Photo credit: notsogoodphotography/Creative Commons
"If the world finds out what goes on here, we'll be shut down."
So were the words of one Taiji fishermen to dolphin activist Ric O'Barry,
But therein lies the problem. The world does know about it... but it hasn't ended. Two years ago, I watched the Academy Award winning documentary The Cove. I didn't have a clue when I hit "play" what an impact this movie was going to have on me. It's changed my life forever and I am very happy about that.
Last year, I traveled twice to Taiji to see firsthand what was happening in that tiny cove to spark international outrage. Our goal was to document the slaughter, to have a record of the dolphins that were being killed, so we could remind people that just because the movie isn't in theaters anymore, doesn't mean it's over. I have met people that are shocked to learn that the slaughter continues to this day. When I ask them why they thought it had ended, they say, "I figured that when the movie came out, and won the Academy Award, that it would stop."
Since the movie came out, over 2.3 million people from 151 different countries have signed the petition asking the Japanese government to end the slaughter. Last September, fifty people from around the world joined Ric in Tokyo to present the petition to the government. The petition was accepted and those voices were heard. However, the dolphin hunt is set to begin again on September 1st.
And that brings me to why I am writing this story. We currently have approximately thirty people headed to Japan on September 1st. However, only a few of us can stay to monitor the cove and because we also have jobs and families and mortgages back home, we cannot stay the entire six month hunting season. So this is my plea for your help. We need volunteers who are willing to join our "Dolphin Project" crew and help us monitor the cove throughout the season. People who are willing to be on the front lines with us in this fight. People who are not afraid to face Private Space and his friends. We need activists.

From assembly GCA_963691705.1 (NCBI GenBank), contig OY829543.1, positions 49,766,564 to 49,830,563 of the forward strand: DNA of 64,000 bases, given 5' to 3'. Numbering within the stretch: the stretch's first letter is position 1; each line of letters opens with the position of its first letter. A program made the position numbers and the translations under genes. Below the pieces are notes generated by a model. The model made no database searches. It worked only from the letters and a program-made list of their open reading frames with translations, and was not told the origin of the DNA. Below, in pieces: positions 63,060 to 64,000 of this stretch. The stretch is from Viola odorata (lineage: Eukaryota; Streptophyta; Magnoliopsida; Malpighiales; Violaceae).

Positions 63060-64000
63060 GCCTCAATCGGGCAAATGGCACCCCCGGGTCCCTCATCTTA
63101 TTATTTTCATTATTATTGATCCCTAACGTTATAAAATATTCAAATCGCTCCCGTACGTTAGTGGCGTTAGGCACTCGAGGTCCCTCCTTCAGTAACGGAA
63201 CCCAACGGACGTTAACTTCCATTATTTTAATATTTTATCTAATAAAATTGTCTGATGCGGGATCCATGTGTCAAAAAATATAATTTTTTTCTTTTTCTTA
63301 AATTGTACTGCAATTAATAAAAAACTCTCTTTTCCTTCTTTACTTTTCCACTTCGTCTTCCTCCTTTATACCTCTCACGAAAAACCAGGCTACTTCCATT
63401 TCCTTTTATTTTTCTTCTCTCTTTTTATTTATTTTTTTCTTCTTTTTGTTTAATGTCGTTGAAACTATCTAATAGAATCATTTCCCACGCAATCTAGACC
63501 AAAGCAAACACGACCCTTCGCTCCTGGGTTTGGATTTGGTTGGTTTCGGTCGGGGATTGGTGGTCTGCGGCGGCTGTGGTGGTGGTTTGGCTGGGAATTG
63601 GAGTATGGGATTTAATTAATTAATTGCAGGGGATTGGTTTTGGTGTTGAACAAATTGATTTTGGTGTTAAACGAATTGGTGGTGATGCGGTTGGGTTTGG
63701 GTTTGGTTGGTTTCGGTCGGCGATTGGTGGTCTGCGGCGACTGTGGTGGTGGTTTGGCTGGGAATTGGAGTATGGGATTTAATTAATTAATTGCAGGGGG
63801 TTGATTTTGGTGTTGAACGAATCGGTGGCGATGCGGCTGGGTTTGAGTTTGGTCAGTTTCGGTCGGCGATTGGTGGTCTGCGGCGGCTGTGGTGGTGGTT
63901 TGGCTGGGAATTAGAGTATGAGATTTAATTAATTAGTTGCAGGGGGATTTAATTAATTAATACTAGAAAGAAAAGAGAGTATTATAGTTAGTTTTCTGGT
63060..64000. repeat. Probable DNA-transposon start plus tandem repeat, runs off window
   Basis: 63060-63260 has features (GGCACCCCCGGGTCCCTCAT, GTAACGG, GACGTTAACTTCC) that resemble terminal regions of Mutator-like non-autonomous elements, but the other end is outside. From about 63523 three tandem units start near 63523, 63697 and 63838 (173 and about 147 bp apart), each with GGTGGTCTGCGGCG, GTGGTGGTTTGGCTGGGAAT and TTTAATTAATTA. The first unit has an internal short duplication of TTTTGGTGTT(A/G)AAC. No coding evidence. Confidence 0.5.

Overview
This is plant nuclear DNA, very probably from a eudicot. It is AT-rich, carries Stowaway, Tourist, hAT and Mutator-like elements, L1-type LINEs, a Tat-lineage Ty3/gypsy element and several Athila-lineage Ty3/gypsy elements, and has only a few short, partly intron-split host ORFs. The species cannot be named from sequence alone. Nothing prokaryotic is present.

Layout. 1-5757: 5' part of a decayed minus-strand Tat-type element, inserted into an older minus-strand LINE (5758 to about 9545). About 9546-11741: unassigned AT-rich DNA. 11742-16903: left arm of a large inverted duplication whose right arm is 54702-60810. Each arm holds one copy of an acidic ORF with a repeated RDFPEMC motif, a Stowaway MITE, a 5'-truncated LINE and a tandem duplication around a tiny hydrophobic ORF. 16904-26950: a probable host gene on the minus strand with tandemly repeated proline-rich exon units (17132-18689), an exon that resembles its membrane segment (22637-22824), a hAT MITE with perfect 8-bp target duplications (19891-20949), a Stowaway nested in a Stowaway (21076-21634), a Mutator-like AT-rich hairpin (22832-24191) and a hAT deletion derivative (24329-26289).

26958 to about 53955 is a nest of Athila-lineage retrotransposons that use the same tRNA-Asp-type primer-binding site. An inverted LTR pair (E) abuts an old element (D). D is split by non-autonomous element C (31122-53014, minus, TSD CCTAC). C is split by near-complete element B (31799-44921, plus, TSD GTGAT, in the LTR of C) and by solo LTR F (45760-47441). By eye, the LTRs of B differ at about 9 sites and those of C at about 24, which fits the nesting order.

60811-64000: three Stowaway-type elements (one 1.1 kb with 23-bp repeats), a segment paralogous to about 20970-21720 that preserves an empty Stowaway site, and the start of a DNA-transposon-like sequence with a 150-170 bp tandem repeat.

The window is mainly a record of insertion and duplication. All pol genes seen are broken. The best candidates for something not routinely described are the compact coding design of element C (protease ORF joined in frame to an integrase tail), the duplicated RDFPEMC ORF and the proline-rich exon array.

I warn you, the trip will change you. Last year I witnessed two dolphin slaughters and I will never be the same. Since then, a piece of me will always be at the Cove. After witnessing the first slaughter -- something the movie can never prepare you to see in person -- I emailed Ric O'Barry and told him how hard it was to watch. This was his reply:
"Yes, it is a hard thing to witness. It will stay with you forever. Keep in mind that every action has a reaction. This experience will enable you to speak (with credibility) for these departed souls. They did not die in vain. You are now part of their life and they are part of your life. Because you were there for them they now have a voice through you."
At the end of the movie, Ric O'Barry is standing on the beach of the Cove and says, "I have to see this end in my lifetime." Ric is 72 years old. So I am calling on all the brave souls out there to join us in this fight. If you are able - will you do more than sign our petition, like us on Facebook, and follow us on Twitter? Can you pack your bags, get on a plane and fight by our side for these innocent beings of the sea? Because Ric, myself, and especially the dolphins - could really use your help.
As Albert Einstein once said, "The world is a dangerous place. Not because of the people who are evil, but because of the people who don't do anything about it."
If you are interested in joining Leilani and Ric O'Barry in this fight for the dolphins, please email Mary Jo Rice at Earth Island Institute, email@example.com. If you cannot travel to Taiji on September 1, Japan Dolphins Day celebrations will be happening at major cities all around the world, find your city here. For more information about Ric's work visit dolphinproject.org.
Read more about the Taiji dolphin hunt:
Taiji, Japan Holds Security Drill To Prep For Dolphin Hunt Activists
Leilani Munter's Shocking Footage From the Taiji Dolphin Slaughter
Cove Wins an Oscar, Makes an Activist Statement, Gets Cut Off